Nicotine dependence

Medical quality assurance by Dr. Albrecht Nonnenmacher, MD at April 28, 2016
StartDiseasesNicotine dependence

Over 480,000 people in the United States die each year from smoking cigarettes. Nicotine is the main ingredient in tobacco, offering a pleasurable feeling or “rush” when inhaled or absorbed. It can also be found in chewing tobacco which is placed inside the cheek or lip. Nicotine is extremely addictive and can cause nicotine dependence among its users. Nicotine withdrawal can cause a range of unpleasant symptoms.


Definition & Facts

Nicotine dependence refers to the increased reliance on the nicotine drug found in tobacco cigarettes or smokeless tobacco. Being dependent means a person may realize they need to stop using the harmful drug but are unable to do so easily. Nicotine is inhaled thorough cigarette smoke or can be chewed or sucked out of the tobacco. When nicotine enters the body, the brain releases the pleasure-causing chemical called dopamine.

As with most drugs, nicotine triggers neurotransmitters in the brain to create mood-altering and physical effects such as increased heart rate and weight loss that many people find desirable. A person will continue to use nicotine to generate a high or rush and can very quickly become addicted.

Symptoms & Complaints

Symptoms of nicotine dependence include tolerance, which is the need to consume increasing amounts of nicotine to attain the same desired effect that was achieved initially. Other symptoms include:

  • Decrease in appetite or significant weight loss over time
  • Cravings for nicotine become intense and much more time is spent on seeking out the “rush”

If a person is nicotine dependent they will experience withdrawal symptoms when attempting to discontinue using that may include:


While dependence on nicotine is caused by a chemical addiction to the effects of the drug, there are several environmental causes that play a role as well. Whether alone or in a group, people tend to smoke or use smokeless products more when engaging in certain activities. These may include:

  • Driving long distances in the car or while speaking on the phone
  • Feeling anxious or stressed in situations out of their control
  • Smoking with a cup of coffee or during work breaks when several co-workers gather together
  • After eating a meal
  • Hanging out at specific places or with certain friends where smoking is prevalent

Diagnosis & Tests

Recently, the Diagnostic and Statistical Manual of Mental Disorders has changed how they refer to nicotine addiction. The newest manual uses the term tobacco use disorder. If a person feels they are addicted to nicotine and has become dependent to the point that they cannot stop using, they should consult with their doctor for help. Their doctor will want to know their medical history, detailing how long and how much nicotine is used.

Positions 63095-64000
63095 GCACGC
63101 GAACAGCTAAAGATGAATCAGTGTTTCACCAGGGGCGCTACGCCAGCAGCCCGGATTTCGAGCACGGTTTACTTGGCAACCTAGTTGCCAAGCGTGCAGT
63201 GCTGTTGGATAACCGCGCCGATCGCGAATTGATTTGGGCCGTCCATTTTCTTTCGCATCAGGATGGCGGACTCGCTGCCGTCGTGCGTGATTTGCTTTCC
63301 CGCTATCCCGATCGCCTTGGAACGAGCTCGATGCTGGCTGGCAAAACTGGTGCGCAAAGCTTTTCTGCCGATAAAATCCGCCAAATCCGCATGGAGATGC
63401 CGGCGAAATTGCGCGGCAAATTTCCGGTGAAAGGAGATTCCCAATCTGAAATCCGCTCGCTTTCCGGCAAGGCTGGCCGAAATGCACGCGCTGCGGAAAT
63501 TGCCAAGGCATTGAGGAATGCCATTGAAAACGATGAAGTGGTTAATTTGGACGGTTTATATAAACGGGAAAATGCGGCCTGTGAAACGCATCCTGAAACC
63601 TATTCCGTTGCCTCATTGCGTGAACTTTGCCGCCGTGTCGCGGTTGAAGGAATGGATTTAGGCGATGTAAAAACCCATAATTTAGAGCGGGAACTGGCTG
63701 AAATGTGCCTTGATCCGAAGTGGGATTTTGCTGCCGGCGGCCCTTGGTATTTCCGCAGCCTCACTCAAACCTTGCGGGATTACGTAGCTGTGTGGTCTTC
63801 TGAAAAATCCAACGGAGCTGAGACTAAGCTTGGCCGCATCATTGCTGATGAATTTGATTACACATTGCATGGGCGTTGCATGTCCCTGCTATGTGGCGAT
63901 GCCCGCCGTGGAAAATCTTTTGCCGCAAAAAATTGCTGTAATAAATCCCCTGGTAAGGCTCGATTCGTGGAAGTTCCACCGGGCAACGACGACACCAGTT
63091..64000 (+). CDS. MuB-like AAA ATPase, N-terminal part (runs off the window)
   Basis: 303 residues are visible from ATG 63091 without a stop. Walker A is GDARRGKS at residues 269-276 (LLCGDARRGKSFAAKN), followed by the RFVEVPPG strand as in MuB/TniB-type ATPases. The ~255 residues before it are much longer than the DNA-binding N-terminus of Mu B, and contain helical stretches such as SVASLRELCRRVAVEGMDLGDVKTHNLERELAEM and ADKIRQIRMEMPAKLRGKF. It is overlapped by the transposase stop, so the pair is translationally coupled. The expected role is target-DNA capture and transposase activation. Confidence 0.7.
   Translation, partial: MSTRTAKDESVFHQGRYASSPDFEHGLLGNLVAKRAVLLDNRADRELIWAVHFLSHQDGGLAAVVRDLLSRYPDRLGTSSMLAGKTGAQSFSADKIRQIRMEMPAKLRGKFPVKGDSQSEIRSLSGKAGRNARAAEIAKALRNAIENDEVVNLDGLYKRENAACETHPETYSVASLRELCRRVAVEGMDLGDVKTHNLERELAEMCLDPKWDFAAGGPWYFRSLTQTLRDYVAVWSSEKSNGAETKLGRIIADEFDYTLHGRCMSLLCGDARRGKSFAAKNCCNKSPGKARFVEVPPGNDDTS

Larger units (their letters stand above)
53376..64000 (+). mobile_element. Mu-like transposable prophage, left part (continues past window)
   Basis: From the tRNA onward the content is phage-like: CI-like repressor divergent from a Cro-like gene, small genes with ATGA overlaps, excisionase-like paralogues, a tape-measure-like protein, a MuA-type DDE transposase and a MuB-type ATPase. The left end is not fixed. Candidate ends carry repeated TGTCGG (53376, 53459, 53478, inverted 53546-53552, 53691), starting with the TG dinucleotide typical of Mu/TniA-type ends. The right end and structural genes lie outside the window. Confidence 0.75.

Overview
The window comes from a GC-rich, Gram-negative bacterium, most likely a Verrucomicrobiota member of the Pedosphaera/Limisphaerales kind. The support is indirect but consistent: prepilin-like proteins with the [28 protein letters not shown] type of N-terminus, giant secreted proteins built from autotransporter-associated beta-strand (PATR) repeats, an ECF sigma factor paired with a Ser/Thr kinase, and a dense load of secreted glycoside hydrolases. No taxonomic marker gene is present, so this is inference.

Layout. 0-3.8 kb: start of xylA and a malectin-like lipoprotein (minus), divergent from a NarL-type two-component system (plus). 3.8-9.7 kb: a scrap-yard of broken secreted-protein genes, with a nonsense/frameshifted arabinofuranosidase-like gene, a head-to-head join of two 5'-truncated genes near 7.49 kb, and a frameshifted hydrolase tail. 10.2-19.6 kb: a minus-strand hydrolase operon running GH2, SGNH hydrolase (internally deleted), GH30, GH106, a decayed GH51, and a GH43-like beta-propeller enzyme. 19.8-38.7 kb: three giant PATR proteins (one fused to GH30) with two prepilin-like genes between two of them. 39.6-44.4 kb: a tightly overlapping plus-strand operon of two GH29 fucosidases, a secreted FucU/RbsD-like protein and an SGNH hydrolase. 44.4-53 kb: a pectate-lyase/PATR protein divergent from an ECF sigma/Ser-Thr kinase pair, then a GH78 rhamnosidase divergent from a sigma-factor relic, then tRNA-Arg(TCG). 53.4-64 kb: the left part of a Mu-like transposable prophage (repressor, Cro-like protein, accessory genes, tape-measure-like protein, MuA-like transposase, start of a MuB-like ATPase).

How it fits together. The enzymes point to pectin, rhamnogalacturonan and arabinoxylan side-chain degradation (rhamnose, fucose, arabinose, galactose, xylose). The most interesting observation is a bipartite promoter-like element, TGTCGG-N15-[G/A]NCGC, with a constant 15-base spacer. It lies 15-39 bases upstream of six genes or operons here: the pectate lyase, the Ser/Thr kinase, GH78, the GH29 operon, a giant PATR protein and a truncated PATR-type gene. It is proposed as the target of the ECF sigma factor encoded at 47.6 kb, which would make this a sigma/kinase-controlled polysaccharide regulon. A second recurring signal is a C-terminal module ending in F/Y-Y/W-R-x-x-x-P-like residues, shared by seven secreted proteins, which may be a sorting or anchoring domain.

A questionnaire may be filled out describing symptoms that the patient has experienced. A physical examination will be performed, recording the common effects of nicotine dependence. For there to be a diagnosis of nicotine dependence, at least two of the following criteria need to have occurred within the past 12 months:

  • Physical or recreational activities that limit or stop the ability to use are given up and replaced with functions where smoking or smokeless tobacco is permitted or readily accepted
  • Efforts to discontinue or cut back are continuously attempted and failed at
  • Cravings for nicotine become intense and much more time is spent on seeking out the “rush”
  • Gradual increased use of nicotine in situations that could be physically harmful or deadly, such as smoking in bed or falling asleep while smoking
  • A tolerance is built up requiring more nicotine to get the pleasing effects and experiencing withdrawal symptoms when tobacco products are not available
  • Continuing smoking even when health issues, such as heart problems or lung problems arise

Treatment & Therapy

While it may take many attempts to quit the use of nicotine, it can be done. Almost instantly upon quitting, the user will enhance their health and wellbeing. They will significantly decrease their chances for a heart attack, lung disease, and cancer. One form of treatment is called nicotine replacement therapy. Small doses of nicotine are administered to decrease cravings and ease the effects of withdrawal. Non-prescription nicotine replacement therapy can be found in the form of:

  • A skin patch –that is replaced daily can take up to eight weeks or longer to fully work
  • Throat lozenges - come in 2-4 mg doses, releasing nicotine through the lining of the mouth
  • Chewing gum – dispenses small doses of nicotine into the bloodstream and can take about three months to be fully effective
  • Inhalers or nasal sprays – are the only treatments that require a doctor’s prescription. These can both cause irritation to the nose and mouth and should be monitored by a doctor

Another alternative includes medications that do not contain nicotine but will increase the brain’s neurotransmitters to bolster happy feelings and will reduce the need for nicotine as well as reduce the symptoms of withdrawal. Such drugs include bupropion and varenicline tartrate, and they can have serious side effects, such as dry mouth, sleep problems, and psychiatric symptoms. It is important for those who use these prescription drugs to work closely with a doctor.

Prevention & Prophylaxis

People often discover that trying to quit a nicotine addiction is a long, hard road. The best way to prevent nicotine dependence is to never start smoking cigarettes or try smokeless tobacco products in the first place.

It is important to insist on an environment that is tobacco free. Research suggests that teens begin using nicotine to emulate the adults around them. If the adult lives in a nicotine-free environment, chances are that the adolescent will not have the desire to begin either.